David Shields, Shane Salerno
NEW YORK TIMES BESTSELLER
THE BOY WHO BECAME A REBEL. THE REBEL WHO BECAME A SOLDIER. THE SOLDIER WHO BECAME AN ICON. THE ICON WHO DISAPPEARED.
Raised in Park Avenue privilege, J. D. Salinger sought out combat, surviving five bloody battles of World War II, and out of that crucible he created a novel, The Catcher in the Rye, which journeyed deep into his own despair and redefined postwar America.
For more than fifty years, Salinger has been one of the most elusive figures in American history. All of the attempts to uncover the truth about why he disappeared have been undermined by a lack of access and the recycling of inaccurate information. In the course of a nine-year investigation, and especially in the three years since Salinger’s death, David Shields and Shane Salerno have interviewed more than 200 people on five continents (many of whom had previously refused to go on the record) to solve the mystery of what happened to Salinger.
Constructed like a thriller, this oral biography takes you into Salinger’s private world for the first time, through the voices of those closest to him: his World War II brothers-in-arms, his family, his friends, his lovers, his classmates, his editors, his New Yorker colleagues, his spiritual advisors, and people with whom he had relationships that were secret even to his own family. Their intimate recollections are supported by more than 175 photos (many never seen before), diaries, legal records, and private documents that are woven throughout; in addition, appearing here for the first time, are Salinger’s “lost letters”—ranging from the 1940s to 2008, revealing his intimate views on love, literature, fame, religion, war, and death, and providing a raw and revelatory self-portrait.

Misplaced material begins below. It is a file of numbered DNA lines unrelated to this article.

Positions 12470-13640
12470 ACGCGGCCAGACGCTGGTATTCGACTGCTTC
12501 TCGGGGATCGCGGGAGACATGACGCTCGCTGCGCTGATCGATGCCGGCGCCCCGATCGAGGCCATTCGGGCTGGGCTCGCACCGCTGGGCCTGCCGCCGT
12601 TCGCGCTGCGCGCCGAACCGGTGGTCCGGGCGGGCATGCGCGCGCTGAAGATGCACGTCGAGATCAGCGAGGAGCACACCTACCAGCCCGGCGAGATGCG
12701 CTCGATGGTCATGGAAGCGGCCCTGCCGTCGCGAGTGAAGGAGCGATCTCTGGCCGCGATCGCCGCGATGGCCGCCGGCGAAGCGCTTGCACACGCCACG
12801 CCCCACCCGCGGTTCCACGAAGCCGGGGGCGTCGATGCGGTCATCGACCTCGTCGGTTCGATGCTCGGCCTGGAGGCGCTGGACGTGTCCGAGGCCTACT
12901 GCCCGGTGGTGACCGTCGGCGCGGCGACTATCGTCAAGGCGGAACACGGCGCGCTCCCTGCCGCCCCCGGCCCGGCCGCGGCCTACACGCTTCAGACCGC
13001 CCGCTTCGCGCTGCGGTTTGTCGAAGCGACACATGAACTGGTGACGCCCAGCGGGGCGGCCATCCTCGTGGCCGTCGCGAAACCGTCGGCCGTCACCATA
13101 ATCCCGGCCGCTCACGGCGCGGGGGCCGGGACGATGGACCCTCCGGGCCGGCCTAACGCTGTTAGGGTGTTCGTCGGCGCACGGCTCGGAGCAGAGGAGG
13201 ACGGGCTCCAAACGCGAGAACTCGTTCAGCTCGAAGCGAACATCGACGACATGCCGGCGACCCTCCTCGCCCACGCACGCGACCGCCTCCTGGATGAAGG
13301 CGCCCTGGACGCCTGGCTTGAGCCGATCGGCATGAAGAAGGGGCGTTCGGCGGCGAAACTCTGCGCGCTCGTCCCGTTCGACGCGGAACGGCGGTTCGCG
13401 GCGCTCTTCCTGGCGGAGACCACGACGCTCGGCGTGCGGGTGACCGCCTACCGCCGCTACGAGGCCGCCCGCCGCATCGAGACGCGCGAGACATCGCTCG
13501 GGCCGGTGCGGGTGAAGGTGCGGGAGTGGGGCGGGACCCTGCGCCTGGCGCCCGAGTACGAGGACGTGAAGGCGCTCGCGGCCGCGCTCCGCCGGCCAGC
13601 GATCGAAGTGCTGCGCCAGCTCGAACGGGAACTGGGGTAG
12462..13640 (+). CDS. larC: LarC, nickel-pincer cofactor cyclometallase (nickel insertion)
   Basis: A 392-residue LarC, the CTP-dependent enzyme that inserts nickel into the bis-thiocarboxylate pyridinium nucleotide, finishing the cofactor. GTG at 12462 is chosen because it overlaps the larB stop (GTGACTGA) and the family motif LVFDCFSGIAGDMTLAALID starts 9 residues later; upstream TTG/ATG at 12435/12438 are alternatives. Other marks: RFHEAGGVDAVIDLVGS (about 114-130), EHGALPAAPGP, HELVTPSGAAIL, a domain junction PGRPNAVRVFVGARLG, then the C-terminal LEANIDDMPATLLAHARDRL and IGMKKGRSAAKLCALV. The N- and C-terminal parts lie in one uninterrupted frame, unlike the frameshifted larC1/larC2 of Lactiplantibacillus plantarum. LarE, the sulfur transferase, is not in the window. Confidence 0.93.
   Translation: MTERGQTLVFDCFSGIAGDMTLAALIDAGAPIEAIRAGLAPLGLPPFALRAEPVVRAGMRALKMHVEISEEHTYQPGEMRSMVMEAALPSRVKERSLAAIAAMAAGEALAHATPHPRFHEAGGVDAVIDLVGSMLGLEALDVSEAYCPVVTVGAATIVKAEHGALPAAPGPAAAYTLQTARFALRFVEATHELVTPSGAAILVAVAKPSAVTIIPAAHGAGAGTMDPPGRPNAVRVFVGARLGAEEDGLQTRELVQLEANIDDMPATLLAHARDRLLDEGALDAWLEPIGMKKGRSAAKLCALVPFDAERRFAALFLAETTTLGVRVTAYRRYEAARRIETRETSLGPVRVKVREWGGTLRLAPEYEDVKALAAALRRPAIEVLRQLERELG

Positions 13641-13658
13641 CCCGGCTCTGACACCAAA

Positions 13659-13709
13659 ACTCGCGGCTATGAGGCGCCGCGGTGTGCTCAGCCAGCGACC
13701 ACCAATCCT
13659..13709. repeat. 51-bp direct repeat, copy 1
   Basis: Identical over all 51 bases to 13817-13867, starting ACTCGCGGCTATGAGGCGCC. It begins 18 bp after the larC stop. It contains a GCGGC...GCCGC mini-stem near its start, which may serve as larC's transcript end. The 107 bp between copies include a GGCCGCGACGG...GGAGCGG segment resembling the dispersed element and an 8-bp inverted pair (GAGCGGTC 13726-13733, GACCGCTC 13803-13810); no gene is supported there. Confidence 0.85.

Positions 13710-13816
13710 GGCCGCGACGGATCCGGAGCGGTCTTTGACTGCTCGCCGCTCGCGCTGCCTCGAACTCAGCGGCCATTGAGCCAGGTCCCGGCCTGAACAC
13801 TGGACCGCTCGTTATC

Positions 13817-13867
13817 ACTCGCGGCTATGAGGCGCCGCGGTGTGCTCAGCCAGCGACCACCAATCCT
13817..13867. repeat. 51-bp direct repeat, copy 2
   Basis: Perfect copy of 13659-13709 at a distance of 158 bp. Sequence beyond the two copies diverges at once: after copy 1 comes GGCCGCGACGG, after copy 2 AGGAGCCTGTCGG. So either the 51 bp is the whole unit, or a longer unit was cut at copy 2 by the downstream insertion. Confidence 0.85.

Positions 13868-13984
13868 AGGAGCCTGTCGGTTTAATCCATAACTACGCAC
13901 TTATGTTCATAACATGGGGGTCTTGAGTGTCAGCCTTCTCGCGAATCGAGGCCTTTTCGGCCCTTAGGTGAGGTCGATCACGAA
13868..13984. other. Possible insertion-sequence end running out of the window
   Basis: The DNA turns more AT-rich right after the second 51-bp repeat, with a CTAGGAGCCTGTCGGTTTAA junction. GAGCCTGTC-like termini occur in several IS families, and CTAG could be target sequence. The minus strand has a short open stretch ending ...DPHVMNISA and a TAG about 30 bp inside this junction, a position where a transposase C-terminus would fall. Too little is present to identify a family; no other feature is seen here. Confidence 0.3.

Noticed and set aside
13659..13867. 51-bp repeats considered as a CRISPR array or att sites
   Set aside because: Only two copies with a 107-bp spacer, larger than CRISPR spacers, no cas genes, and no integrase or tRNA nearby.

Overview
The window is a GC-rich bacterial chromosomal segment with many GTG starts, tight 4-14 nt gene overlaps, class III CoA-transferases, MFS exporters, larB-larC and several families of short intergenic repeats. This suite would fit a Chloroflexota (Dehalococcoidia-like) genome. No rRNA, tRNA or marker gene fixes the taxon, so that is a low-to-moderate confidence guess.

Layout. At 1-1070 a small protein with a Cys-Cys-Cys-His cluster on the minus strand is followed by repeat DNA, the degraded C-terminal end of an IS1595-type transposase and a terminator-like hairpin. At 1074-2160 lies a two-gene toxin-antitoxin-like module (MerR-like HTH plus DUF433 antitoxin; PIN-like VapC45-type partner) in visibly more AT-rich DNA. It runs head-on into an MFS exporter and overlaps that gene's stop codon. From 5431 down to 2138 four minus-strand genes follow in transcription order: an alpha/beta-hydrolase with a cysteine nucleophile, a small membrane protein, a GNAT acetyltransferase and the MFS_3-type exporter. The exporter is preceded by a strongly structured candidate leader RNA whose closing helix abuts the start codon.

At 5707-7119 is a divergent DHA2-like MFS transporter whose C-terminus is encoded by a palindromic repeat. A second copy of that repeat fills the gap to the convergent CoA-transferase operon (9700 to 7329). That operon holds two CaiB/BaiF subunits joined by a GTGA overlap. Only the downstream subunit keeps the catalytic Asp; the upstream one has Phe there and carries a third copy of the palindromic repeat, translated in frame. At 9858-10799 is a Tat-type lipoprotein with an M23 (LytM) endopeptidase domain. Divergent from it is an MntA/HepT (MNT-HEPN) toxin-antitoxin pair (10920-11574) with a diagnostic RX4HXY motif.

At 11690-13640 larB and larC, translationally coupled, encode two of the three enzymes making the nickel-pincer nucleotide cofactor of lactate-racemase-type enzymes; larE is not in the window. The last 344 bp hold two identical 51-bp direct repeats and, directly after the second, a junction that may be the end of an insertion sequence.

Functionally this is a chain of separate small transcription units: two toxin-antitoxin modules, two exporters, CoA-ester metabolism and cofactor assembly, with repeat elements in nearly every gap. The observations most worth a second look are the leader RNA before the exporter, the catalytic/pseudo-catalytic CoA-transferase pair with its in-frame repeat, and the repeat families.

Salinger published his last story in 1965 but kept writing continuously until his death, locked for years inside a bunker in the woods, compiling manuscripts and filing them in a secret vault. Was he a genius who left the material world to focus on creating immaculate art or a haunted recluse, lost in his private obsessions? Why did this writer, celebrated by the world, stop publishing? Shields and Salerno’s investigation into Salinger’s epic life transports you from the bloody beaches of Normandy, where Salinger landed under fire, carrying the first six chapters of The Catcher in the Rye . . . to the hottest nightclub in the world, the Stork Club, where he romanced the beautiful sixteen-year-old Oona O’Neill until she met Charlie Chaplin . . . from his top-secret counterintelligence duties, which took him to a subcamp of Dachau . . . to a love affair with a likely Gestapo agent whom he married and brought home to his Jewish parents’ Park Avenue apartment and photographs of whom appear here for the first time . . . from the pages of the New Yorker, where he found his voice by transforming the wounds of war into the bow of art . . . to the woods of New Hampshire, where the Vedanta religion took over his life and forced his flesh-and-blood family to compete with his imaginary Glass family.